The rumor that Disney might acquire 21st Century Fox’s TV and film divisions has excited lots of sci-fi fans, the biggest constituency being Marvel’s. Such a deal might finally join the X-Men cinematic arc, whose rights Fox controls, with the Marvel Cinematic Universe controlled by Disney. And that’s wonderful.
For me, as a Star Wars fan, it could mean that series, by Episode IX in 2019, might again open the way God intended it: With the 20th Century Fox Fanfare with Cinemascope Extension. J.J. Abrams might use a different title card, might arrange the opening credits differently. But Disney would own that song and once again Star Wars movies could begin with it.
You can probably hum it from memory right now:
There are movie fans my age and even older who think this tune was something Lucasfilm or composer John Williams concocted for the first film in 1977. It isn’t. It was composed by Alfred Newman, the music director for 20th Century-Fox Studios (as it was known) from 1940 into the 1960s. In 1953 he gave it the “CinemaScope extension” (to note the film was shot in the new widescreen format developed by Fox).
George Lucas famously wanted an old Saturday-matinee feel to his space adventure, and Williams’ score is an indispensable part of that. Only because Fox’s Alan Ladd, Jr. accepted Lucas’ treatment, did Star Wars open with the romantic, put-on-your-church-clothes, we’re-going-to-the-movies introduction it needed to complete that atmosphere.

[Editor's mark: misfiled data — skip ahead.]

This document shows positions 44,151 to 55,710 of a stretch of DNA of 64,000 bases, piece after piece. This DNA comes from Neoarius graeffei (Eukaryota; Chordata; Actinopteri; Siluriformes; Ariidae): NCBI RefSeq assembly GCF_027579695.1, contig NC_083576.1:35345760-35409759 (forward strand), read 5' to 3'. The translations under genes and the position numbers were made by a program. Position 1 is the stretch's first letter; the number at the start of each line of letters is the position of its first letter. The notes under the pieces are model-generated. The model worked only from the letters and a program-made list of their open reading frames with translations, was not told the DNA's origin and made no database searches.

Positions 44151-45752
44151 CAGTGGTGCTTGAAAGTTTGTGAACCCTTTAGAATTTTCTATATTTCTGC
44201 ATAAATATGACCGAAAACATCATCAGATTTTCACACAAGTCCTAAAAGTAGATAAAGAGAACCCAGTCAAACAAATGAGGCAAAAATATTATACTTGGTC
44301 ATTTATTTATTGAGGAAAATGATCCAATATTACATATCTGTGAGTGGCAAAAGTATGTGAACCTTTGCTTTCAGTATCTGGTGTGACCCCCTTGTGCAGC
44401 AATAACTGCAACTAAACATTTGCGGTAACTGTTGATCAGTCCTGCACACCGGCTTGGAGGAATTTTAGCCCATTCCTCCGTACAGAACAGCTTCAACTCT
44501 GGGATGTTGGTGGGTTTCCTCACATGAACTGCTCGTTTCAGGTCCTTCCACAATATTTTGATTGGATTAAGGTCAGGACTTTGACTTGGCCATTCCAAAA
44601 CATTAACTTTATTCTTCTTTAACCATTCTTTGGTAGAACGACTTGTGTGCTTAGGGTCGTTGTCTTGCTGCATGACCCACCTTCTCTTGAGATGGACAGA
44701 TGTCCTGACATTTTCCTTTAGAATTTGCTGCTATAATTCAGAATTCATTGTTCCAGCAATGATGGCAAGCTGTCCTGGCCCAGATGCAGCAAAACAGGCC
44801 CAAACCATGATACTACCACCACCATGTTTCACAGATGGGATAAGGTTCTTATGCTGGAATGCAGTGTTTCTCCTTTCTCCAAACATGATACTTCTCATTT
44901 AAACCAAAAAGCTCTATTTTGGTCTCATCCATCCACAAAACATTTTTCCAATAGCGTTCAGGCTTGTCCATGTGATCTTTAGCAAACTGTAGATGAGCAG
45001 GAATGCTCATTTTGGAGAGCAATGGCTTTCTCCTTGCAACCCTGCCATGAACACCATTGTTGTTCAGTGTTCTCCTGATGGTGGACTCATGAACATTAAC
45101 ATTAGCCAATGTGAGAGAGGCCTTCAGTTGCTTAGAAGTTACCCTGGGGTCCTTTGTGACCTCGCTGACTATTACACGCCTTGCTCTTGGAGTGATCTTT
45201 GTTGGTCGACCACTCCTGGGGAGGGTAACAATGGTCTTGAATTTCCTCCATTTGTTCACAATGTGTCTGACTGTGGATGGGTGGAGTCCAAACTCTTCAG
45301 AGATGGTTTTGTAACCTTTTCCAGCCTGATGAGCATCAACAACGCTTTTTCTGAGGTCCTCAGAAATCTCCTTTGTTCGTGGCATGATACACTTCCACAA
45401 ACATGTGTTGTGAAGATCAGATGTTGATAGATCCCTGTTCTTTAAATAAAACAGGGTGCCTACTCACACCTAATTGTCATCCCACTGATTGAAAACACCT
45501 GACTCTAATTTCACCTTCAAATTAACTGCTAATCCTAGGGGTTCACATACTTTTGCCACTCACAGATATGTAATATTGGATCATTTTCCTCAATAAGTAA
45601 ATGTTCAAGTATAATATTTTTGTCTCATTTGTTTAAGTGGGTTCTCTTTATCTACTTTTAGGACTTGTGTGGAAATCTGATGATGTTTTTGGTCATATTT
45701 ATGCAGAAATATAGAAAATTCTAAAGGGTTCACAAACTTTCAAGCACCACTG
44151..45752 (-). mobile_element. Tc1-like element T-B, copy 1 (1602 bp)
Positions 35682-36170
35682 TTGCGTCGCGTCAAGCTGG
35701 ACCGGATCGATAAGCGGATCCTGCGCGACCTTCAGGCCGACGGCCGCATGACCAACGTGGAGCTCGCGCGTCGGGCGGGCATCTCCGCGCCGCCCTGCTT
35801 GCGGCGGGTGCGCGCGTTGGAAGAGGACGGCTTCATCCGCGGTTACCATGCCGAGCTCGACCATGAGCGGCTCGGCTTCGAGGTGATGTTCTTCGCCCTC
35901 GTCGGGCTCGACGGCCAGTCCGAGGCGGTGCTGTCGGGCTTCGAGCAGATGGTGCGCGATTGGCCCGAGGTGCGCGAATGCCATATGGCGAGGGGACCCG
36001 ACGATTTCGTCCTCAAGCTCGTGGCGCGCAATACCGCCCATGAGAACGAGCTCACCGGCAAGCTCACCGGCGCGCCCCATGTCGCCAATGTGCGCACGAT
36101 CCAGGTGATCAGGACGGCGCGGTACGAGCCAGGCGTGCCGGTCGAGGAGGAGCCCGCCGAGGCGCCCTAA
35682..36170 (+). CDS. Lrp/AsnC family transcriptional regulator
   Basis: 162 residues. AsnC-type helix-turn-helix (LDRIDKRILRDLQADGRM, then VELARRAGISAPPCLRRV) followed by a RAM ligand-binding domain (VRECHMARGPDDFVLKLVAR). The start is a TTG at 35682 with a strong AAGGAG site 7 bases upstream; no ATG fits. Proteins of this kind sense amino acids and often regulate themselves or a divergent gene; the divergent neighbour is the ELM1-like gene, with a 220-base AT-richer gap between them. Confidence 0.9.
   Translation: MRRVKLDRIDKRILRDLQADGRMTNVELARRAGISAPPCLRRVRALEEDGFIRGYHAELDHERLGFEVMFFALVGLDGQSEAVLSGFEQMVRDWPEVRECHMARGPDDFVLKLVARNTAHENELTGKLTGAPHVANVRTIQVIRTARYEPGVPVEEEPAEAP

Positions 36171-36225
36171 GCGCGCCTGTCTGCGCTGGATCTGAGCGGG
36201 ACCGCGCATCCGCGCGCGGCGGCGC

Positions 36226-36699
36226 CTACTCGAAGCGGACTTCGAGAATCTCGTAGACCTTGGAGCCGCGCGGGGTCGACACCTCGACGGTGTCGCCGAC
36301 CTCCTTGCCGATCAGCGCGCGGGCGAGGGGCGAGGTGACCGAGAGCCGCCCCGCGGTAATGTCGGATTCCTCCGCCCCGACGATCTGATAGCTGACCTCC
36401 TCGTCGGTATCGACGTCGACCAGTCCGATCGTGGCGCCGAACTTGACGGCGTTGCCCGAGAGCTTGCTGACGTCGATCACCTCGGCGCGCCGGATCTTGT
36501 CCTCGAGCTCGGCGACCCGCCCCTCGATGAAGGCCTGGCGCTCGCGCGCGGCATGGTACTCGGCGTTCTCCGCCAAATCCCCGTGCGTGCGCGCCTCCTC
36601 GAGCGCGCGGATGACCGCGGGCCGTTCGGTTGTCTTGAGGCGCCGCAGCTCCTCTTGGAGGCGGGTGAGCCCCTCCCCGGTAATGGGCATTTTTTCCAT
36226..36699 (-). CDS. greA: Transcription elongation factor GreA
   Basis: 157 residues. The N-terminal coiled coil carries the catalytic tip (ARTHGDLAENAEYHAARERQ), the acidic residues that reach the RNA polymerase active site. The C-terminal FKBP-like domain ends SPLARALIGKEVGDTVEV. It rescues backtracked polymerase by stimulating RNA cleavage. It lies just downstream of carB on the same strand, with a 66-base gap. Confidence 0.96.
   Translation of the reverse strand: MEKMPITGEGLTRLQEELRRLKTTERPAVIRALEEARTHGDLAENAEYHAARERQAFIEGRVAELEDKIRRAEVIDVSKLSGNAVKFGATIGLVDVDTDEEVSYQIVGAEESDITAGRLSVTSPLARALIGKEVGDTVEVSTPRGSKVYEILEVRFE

You think I’m exaggerating? Here’s “Star Wars: In Concert” at Philadelphia in 2009. Listen to the crowd come alive for the 20th Century Fox theme. John Williams wrote Luke Skywalker’s theme in the same key, so that it would follow seamlessly. It does. This is the peanut butter and jelly of science-fiction soundtracks.
It killed me that, two years ago, Star Wars: The Force Awakens was the first Star Wars flick to open without the fanfare. I thought The Force Awakens was a wonderful film and a great return of the series to its narrative roots. But without that ostentatious blaze of London Symphony Orchestra brass, it took a good 20 minutes for me to settle in and realize that I was watching a Star Wars movie in the theater, with a bucket of popcorn in my lap and my best friend in the seat next to me.
The fanfare is not exclusively Star Wars’ property, nor has it been mothballed since Disney acquired Lucasfilm and therefore the franchise. It still marks 20th Century Fox TV productions and 21st Century Fox films.
But that extension, that’s for Star Wars. Cinemascope went out of use in the mid-1960s, replaced then by Panavision. Star Wars brought back its song a decade later. That cathartic, trilling, call-and-response of the strings and the horns, you could hum that on a crowded bus today and everyone would think of Star Wars, and the pie-eyed, little-kid movie magic it revived. It would be great to bring them together again.